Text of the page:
In the final days before the dreaded U.S. budget cuts of “sequestration” are scheduled to kick in, politicians on both sides of the aisle are growing more pessimistic about finding a solution -- and preemptively assigning blame.

"There's no reason we should be playing this kind of brinksmanship," Sen. Tim Kaine, D-Va., said during a Sunday appearance on CBS’s “Face the Nation.”

"Let's get rid of the gimmicks … [and] get back to ordinary budgeting just like what happens at every state capitol every year."

If the sequestration takes place on March 1, it will cut $85.4 billion from this year’s federal budget, which would only be the beginning of $1.2 trillion in cuts over the next 10 years. The measure would slash federal programs across the board, including military and domestic discretionary spending.

Politicians are working to come up with a deficit-reducing deal that would prevent the sequestration, but the gap between parties is as wide as ever. Republicans see a reduction in domestic spending as the best way forward, and have opposed raising taxes or shaving off any defense spending. Democrats have favored generating more revenues via tax increases while cutting defense expenditures and agricultural subsidies.

But as the clock ticks on without consensus, what was once proposed as a worst-case scenario is looking increasingly likely.

Sen. Tom Coburn, R-Okla., said during an appearance on "Fox News Sunday" he expected the sequestration to kick in on Friday, but that the White House was exaggerating the expected impact of the cuts.

“It is a terrible way to cut spending, but not to cut 2.5 percent over the total budget over a year when it is twice the size it was 10 years ago? Give me a break. We see all these claims about what a tragedy it's going to be," he said.

Sen. Claire McCaskill, D-Mo., who appeared alongside Coburn on Fox, agreed that the sequester was likely to come into effect at the end of this week.

“Unless the Republicans are willing to compromise and do a balanced approach, I think it will kick in," she said, faulting both sides for a failure to negotiate.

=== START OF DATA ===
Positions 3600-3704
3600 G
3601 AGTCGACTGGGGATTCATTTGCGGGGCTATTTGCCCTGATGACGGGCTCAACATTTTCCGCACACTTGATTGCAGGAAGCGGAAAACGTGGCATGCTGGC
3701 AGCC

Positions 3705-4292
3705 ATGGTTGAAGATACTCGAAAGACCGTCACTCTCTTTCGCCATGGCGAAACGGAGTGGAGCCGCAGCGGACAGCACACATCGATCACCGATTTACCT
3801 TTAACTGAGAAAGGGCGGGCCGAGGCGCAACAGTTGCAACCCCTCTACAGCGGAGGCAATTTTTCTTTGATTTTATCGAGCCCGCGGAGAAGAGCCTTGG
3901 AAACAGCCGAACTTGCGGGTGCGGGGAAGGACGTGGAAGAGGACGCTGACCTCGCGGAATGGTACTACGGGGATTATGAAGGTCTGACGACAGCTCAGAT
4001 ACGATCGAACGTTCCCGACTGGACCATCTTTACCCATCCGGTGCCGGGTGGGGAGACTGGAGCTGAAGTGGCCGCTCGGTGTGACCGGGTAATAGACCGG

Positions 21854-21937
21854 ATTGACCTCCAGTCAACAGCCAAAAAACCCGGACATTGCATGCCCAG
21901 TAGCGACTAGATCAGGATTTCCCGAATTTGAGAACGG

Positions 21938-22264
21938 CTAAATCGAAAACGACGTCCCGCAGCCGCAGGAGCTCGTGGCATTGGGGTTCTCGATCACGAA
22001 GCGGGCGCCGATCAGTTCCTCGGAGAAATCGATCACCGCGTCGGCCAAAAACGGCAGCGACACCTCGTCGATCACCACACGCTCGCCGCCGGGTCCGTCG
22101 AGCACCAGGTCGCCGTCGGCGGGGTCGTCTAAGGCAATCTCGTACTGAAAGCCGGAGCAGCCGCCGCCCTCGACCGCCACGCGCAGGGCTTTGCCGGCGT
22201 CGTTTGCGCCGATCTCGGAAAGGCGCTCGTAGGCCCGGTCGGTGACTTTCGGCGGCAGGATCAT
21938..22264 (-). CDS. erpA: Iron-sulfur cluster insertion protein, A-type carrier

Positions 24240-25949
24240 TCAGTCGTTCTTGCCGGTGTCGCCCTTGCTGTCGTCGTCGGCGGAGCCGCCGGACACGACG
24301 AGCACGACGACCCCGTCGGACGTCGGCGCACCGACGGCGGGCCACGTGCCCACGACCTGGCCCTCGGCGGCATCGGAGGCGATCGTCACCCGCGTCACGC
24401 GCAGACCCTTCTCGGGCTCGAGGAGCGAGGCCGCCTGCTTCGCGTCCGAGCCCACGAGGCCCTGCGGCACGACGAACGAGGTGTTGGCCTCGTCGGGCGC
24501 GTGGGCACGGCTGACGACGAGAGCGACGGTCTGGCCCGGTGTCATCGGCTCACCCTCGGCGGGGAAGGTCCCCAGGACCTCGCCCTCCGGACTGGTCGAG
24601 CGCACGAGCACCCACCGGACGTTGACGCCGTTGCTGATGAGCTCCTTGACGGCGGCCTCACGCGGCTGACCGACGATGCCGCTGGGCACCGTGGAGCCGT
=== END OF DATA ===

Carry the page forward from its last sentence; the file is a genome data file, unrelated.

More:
“We shouldn’t be passing the blame to the executive branch,’” she added.

The origins of this crisis can be traced back to August 2011, when President Barack Obama signed the Budget Control Act, immediately enabling him to raise the debt ceiling by $400 billion after weeks of down-to-the-wire wrangling. The deal maintained that spending cuts would be enforced in order to rein in the ever- growing burden of federal debt.

The sequester was originally designed as an undesirable consequence, to be avoided at all costs. It stipulated that if lawmakers could not agree on how to reduce spending or increase revenues by Dec. 31, 2012, massive cuts abhorrent to both parties would come into force when 2013 began.

But a New Year’s Eve agreement resulted in only a partial deal, and a final decision was put off until March 1.

Obama, who has said he favors a deal whereby every $1 in new revenue was matched by $2 in spending cuts, is in for a tense week as the sequester clashes come to a head. But the disputes could be far from over -- the White House has floated the idea of an agreement that would delay the sequester for two more months, in effect kicking the can down the road one more time.

Asked during a Friday press conference whether Congress might reach a deal before March 1, Obama responded wryly.

“Hope springs eternal,” he said.

“I will just keep on making my case not only to Congress, but more importantly the American people to take a smart approach to deficit reduction and do it in a way that doesn’t endanger our economy and endanger jobs.”